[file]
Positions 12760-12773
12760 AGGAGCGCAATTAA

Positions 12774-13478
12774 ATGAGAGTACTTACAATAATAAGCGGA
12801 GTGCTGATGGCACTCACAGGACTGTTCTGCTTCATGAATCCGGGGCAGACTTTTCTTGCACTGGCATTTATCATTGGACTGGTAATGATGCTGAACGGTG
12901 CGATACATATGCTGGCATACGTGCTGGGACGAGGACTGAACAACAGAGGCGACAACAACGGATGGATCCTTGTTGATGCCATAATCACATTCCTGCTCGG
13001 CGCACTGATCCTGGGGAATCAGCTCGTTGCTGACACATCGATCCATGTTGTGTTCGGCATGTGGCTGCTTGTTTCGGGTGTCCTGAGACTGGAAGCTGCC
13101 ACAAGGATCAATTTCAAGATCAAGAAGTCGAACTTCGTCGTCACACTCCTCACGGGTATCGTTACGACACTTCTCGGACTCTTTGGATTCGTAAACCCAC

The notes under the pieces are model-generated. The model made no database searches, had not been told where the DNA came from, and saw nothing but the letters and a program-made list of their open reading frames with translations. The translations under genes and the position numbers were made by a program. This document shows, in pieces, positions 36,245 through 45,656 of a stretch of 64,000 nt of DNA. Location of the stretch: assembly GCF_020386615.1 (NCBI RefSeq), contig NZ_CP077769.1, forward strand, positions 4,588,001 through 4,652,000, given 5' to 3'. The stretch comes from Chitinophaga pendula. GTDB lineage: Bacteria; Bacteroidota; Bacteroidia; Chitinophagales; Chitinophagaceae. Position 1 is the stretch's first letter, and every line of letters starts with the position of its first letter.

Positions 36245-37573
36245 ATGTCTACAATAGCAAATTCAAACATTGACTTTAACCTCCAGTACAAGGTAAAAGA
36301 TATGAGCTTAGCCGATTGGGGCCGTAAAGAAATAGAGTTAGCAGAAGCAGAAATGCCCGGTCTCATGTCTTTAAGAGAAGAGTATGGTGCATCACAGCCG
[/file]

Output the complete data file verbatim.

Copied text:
Positions 12760-12773
12760 AGGAGCGCAATTAA

Positions 12774-13478
12774 ATGAGAGTACTTACAATAATAAGCGGA
12801 GTGCTGATGGCACTCACAGGACTGTTCTGCTTCATGAATCCGGGGCAGACTTTTCTTGCACTGGCATTTATCATTGGACTGGTAATGATGCTGAACGGTG
12901 CGATACATATGCTGGCATACGTGCTGGGACGAGGACTGAACAACAGAGGCGACAACAACGGATGGATCCTTGTTGATGCCATAATCACATTCCTGCTCGG
13001 CGCACTGATCCTGGGGAATCAGCTCGTTGCTGACACATCGATCCATGTTGTGTTCGGCATGTGGCTGCTTGTTTCGGGTGTCCTGAGACTGGAAGCTGCC
13101 ACAAGGATCAATTTCAAGATCAAGAAGTCGAACTTCGTCGTCACACTCCTCACGGGTATCGTTACGACACTTCTCGGACTCTTTGGATTCGTAAACCCAC

The notes under the pieces are model-generated. The model made no database searches, had not been told where the DNA came from, and saw nothing but the letters and a program-made list of their open reading frames with translations. The translations under genes and the position numbers were made by a program. This document shows, in pieces, positions 36,245 through 45,656 of a stretch of 64,000 nt of DNA. Location of the stretch: assembly GCF_020386615.1 (NCBI RefSeq), contig NZ_CP077769.1, forward strand, positions 4,588,001 through 4,652,000, given 5' to 3'. The stretch comes from Chitinophaga pendula. GTDB lineage: Bacteria; Bacteroidota; Bacteroidia; Chitinophagales; Chitinophagaceae. Position 1 is the stretch's first letter, and every line of letters starts with the position of its first letter.

Positions 36245-37573
36245 ATGTCTACAATAGCAAATTCAAACATTGACTTTAACCTCCAGTACAAGGTAAAAGA
36301 TATGAGCTTAGCCGATTGGGGCCGTAAAGAAATAGAGTTAGCAGAAGCAGAAATGCCCGGTCTCATGTCTTTAAGAGAAGAGTATGGTGCATCACAGCCG